Nevada regulator warns casinos of ‘sophisticated’ & evolving cage scam 

Circa Casino, Nevada

The Nevada Gaming Control Board has issued a notice to all gaming licensees in the state regarding a casino cage scam, urging for reviews of security protocols and increased staff education.

This follows an incident that saw a conman posing as Circa Casino owner Derek Stevens and subsequently duping the resort out of $1.1m, the largest known figure to-date.

Erik Gutierrez, 23, was arrested last month regarding the fraudulent incident, when he reached out and contacted the Circa casino cage seeking $320,000 for what he claimed was an emergency payment to the fire department. 

The supervisor met with Gutierrez on four separate occasions at locations away from the gaming venue, delivering more than $1.1m in payments.

Following this, local news reports also found that Eureka Casino Resort in Mesquite and Golden Nugget Casino in Laughlin were also caught up in the scam.

This has prompted action from the local regulator, which has warned that these incidents are not contained solely within Nevada but are occurring across the country.

In addition, it is noted that as the racket evolves, investigators have noted a shift in tactics to target gaming pits and other areas of casino properties.

The NGCB alerted licensees that employees are the subjects of social engineering tactics as those committing the fraudulent acts pose as casino executives.

From here, directions are issued to withdraw cash and transport the funds offsite for emergency payments on behalf of the casino.

“The cage scam is sophisticated and has been surprisingly effective in defrauding casinos”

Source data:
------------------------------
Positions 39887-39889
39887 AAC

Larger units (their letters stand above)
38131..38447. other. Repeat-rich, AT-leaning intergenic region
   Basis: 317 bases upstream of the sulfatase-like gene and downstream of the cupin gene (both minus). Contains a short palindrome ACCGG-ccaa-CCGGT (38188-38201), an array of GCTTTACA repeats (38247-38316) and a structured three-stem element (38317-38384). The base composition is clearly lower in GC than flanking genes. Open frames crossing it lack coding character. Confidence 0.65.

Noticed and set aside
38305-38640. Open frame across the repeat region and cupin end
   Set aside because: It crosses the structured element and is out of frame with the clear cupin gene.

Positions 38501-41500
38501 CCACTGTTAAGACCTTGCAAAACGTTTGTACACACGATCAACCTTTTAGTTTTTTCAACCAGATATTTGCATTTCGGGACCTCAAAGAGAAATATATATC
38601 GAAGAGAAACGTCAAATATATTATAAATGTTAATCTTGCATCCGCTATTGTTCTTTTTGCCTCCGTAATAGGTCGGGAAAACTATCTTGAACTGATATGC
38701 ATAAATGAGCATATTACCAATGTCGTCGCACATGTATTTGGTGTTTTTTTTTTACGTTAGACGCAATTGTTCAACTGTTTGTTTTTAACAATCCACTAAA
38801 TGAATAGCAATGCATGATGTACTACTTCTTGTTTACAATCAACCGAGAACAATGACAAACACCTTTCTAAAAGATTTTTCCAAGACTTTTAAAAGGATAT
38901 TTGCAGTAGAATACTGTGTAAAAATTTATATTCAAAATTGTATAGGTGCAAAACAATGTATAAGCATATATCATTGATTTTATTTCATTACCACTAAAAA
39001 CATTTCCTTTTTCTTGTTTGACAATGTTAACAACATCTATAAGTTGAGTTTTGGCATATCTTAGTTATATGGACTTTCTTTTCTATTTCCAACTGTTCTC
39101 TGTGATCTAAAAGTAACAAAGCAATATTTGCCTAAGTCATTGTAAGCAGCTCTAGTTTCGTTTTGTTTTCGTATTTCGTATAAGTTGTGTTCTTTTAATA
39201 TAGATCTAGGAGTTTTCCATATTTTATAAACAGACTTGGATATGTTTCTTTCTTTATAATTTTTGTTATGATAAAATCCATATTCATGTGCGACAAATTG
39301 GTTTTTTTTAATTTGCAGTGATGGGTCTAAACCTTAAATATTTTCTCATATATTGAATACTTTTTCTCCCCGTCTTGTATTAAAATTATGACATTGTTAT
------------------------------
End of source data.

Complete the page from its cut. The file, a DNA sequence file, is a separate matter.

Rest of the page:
Initial contact, it is warned, usually comes via a PBX call, a business telephone system, which is followed up with a text message to the employee’s cell phone that is reportedly sent by a second manager to confirm the instructions.

“The cage scam is sophisticated and has been surprisingly effective in defrauding casinos,” the NGCB notice, that was sent earlier this month, reads. 

“Subjects gain intelligence on high-level casino owners, employees, managers, and others connected to the casino’s money operations. 

“The fraudsters then contact cage employees using a variety of scenarios to manipulate personnel based on a fear of negative consequences for casino employees and/or operations. 

“Whenever an employee hesitates or resists prompt action, subjects state there is extreme urgency for the offsite payment. Additionally, inferences are made that an employee bonus will be paid for the inconvenience of the unorthodox assignment.”

The regulator has urged all casino licensed to undertake strict reviews of casino and cage security protocols that authorise the removal of cage funds from the licensed premises. 

Education is also recommended for all cage cashiers, supervisors, managers, surveillance, security and gaming pit personnel, with a reminder also issued regarding the potential influence of advancing tech on such scams.

“Finally, licensees should be aware that advanced forms of technology, such as artificial intelligence, may increase the effectiveness of this type of fraudulent activity,” the notice continued. 

“Consequently, heightened security protocols must be developed now to safeguard all employee information and casino assets.”